And the link really is hilarious!

Louisa Cornell said...

Hey, Samantha! Good to see you here!

I think your criteria for words is spot on. No one wants to have to read a romance novel with a dictionary in hand.

And that link had me in stitches!

Catherine Gayle said...

Great blog post, Louisa. I'm a big fan of words, and of learning more words than I currently know. I keep a list handy as I read, like you, to add words to it. Usually, I can at least guess the general meaning based on the context. But then later, I'll look up the definition and try to find ways to use them, when appropriate, in my writing. Some of my critique partners will find words in my WIPs that they worry will send readers looking them up--but I don't think that's a bad thing, unless it is a constant thing. I don't want to challenge my readers to the point that they put my books down and never finish reading them--but I do want to challenge them.

Louisa Cornell said...

Hi Catherine! Thanks for stopping by! Glad I'm not the only one who keeps a "word" list! And challenging is good! I've read many comments on blogs from readers speaking of reading historical romance as a vocabulary building experience.

Lexi said...

Oh, my goodness, choosing the 'write' word is essential, which may be why I am so slow to fill a page! I do have an easier time of it, writing contemporary, but it is still a struggle at times to find the right voice for the characters. Good post, Louisa!

Lexi said...

Okay, just read the first page of the Amazon link on words that make you cringe and had to stop reading. If I can't squirt, spurt, growl, scream, mewl, frisson or cream, how can I write a sex scene? Hee hee, take that, you nub!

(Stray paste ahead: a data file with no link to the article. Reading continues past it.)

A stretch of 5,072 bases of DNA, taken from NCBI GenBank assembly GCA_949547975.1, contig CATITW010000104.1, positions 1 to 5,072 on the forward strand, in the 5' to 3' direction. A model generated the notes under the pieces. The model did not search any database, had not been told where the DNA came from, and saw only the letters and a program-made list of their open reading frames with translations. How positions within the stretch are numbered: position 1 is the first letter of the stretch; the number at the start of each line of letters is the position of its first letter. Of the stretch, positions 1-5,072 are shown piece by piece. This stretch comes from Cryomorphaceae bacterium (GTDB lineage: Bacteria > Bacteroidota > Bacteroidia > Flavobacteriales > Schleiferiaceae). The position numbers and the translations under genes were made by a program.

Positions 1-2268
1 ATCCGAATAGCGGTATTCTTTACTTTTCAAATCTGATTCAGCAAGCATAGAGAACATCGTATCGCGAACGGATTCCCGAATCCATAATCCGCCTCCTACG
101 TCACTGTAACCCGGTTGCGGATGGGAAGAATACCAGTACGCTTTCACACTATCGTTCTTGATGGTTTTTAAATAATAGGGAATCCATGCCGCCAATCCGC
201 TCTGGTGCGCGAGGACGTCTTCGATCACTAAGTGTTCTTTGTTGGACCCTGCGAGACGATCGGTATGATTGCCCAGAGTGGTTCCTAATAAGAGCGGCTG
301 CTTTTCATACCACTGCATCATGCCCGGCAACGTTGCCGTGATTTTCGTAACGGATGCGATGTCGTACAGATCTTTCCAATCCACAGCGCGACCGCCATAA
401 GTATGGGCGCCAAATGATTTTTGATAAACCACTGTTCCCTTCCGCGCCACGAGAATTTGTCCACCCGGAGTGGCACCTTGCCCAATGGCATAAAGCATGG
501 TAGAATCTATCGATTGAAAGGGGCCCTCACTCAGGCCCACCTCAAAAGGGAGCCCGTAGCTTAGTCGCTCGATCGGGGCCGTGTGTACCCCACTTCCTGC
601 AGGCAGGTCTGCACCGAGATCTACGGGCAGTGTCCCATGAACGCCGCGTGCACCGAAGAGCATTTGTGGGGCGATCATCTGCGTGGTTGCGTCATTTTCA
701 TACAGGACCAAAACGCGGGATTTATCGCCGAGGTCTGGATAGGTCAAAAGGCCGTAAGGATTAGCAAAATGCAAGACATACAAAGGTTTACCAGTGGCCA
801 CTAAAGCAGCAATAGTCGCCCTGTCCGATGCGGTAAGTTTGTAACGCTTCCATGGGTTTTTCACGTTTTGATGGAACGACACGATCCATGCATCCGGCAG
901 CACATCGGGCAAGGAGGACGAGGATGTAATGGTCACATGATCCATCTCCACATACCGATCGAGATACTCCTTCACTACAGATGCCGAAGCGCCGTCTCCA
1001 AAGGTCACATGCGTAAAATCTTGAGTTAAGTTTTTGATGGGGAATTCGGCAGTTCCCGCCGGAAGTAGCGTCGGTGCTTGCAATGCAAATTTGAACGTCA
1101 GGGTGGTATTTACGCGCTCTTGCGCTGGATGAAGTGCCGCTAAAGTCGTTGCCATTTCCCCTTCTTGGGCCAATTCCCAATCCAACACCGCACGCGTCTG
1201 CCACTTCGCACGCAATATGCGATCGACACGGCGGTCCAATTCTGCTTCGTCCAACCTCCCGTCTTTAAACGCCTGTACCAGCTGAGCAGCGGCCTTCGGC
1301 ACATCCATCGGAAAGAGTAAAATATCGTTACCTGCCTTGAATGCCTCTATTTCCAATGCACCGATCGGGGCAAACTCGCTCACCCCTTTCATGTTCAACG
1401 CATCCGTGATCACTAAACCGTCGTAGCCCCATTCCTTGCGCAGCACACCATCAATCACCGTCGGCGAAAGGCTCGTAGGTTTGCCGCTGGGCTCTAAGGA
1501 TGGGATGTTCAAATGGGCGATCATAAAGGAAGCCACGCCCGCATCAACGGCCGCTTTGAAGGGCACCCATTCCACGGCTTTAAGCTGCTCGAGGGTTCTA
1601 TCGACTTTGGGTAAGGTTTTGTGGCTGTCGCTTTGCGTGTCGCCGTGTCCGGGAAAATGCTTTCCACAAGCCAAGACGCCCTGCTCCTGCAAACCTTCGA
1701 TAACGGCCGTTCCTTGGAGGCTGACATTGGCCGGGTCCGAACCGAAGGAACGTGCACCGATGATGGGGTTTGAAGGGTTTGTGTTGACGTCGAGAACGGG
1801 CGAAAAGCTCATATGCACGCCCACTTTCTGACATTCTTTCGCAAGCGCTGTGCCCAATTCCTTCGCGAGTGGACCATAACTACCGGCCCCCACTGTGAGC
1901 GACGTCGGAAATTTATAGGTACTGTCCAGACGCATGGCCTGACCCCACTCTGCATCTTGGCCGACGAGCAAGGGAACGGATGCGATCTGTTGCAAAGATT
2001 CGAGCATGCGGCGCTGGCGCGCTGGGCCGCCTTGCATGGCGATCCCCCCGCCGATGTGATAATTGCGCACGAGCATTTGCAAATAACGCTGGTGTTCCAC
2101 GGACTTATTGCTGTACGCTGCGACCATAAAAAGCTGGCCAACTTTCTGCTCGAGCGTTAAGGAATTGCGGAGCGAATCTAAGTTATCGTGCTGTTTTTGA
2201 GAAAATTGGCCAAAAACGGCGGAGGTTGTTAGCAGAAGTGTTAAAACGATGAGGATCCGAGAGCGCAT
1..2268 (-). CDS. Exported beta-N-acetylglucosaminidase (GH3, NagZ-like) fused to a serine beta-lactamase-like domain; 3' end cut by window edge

Louisa Cornell said...

LOL I KNEW that link would give you a laugh, Lexi !! It sounds as if we shall have to limit ourselves to He put his tab A into her slot B !!

Hot sex is NOT for the faint of heart!

Carla Swafford said...

I struggle with finding the correct word and hate it when it won't come.

It's funny how certain words can make some people cringe while other people will be titillated.

Titillated is a favorite word of mine as it sounds sexy all by itself.

M.V.Freeman said...

I read the words on that link and laughed out loud. I think I'm going to have review my words. I do believe "laved" did show up at some point.

But I love words... I adore when I read a book that challenges me and creates a picture in my head.
Recently I read a friend's MS and she used the word "mordant" and just like that the mood was set. What a glorious way of saying it!

Louisa Cornell said...


Isn't it funny how some people are put off by certain words and the rest of us can't wait to turn the page.

And I definitely know how it feels to be trapped in the middle of a sentence and at a loss for the right word to continue. Especially if you know the right word and can't remember it!

Louisa Cornell said...

Oooh "mordant" GREAT WORD !! Glad I'm not the only person who has "word envy" - what happens when someone uses the perfect word and you think "OH! I wish I'd said that!"

Aileen Fish said...

I have begun using the highlight/bookmark function on my Nook for just this purpose, especially with the Regency era. I mark the phrases that just scream that time period. I might never use the phrase, but when I skim my notes I can get that voice flowing in my head. I want a reader to know on the first page what era they are reading,

Louisa Cornell said...

Ooh, Aileen! What a great use of the Nook ! I know exactly what you mean. There are some phrases and words that just scream Regency! Thank goodness!